Fire Edited by Delys Bird

$28BUY

Fire

Edited by Delys Bird

“A superb and necessary anthology of literature, images and commentary on our relationship to fire in its many manifestations. The works collected here are confronting, challenging, vital and also healing. We witness the destructive effects of fire, but also the visionary and pragmatic role it plays in our lives. These contradictions are often expressed through pain and respect. Editor Delys Bird and Margaret River Press have given us a landmark book that is much needed in these times, and will be much discussed.”  John Kinsella

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$28BUY

Category

Fiction

Publication Year

Publisher

Margaret River Press

Edition

Format

ISBN13

eBook

A superb and necessary anthology of literature, images and commentary on our relationship to fire in its many manifestations.

"A superb and necessary anthology of literature, images and commentary on our relationship to fire in its many manifestations. The works collected here are confronting, challenging, vital and also healing. We witness the destructive effects of fire, but also the visionary and pragmatic role it plays in our lives. These contradictions are often expressed through pain and respect. Editor Delys Bird and Margaret River Press have given us a landmark book that is much needed in these times, and will be much discussed."  John Kinsella

Twenty five works make up this collection.

Playwright David Milroy's story, Walardu and Karla, draws on an Aboriginal legend of Karla, the fire that ‘had burned for more than twenty years.’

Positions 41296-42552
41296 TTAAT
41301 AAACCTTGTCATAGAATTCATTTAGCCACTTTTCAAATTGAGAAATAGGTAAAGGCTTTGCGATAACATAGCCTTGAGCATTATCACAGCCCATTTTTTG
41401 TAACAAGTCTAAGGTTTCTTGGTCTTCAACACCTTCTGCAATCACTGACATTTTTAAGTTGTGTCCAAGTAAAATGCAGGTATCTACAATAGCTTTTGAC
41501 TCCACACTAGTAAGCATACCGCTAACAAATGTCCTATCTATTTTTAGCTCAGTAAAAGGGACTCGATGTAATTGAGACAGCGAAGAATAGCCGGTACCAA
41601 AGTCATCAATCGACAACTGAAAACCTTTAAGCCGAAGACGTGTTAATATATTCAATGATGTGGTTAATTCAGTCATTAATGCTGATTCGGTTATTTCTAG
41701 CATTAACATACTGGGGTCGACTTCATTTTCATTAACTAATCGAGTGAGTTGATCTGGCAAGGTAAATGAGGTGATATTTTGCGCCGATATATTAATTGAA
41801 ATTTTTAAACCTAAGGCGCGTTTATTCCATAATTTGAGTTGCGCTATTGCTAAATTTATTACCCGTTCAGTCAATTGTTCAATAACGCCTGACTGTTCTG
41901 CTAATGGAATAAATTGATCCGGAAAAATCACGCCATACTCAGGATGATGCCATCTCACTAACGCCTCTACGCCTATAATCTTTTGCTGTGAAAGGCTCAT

Poet Miriam Wei Wei Lo explores several ways in which fire informs people's lives, both literally and symbolically, across different cultural contexts and times.

Paul Hetherington’s poem Bushfire captures 'the aftermath of fire,' where 'nights [are] charred with recollection.'

Sharon Tassicker, Curator at the Janet Holmes à Court Gallery at Vasse Felix, shares a selection of art works from their 2013 fire exhibition that illustrate some of the myriad qualities, associations, symbols and emotions that fire generates from Aboriginal and non-Aboriginal perspectives.

Mike Rumble's photographic essay recalls both 'the natural beauty and power of the fire' and the recovery of the bush after fire.

These are just some of the rich and diverse range of responses to fire contained in the poetry, fiction and visual material in this anthology. Some refer to contemporary events and are often realistic; others use legend, history and memory in their work.

Part of the profit from this publication will be donated to Volunteer Fire Associations in recognition of their outstanding and heroic community service.

More than anything, Margaret River Press offers an engaging, approachable alternative to mass publication, selecting those titles that speak to us, and bringing them to you, the reader.

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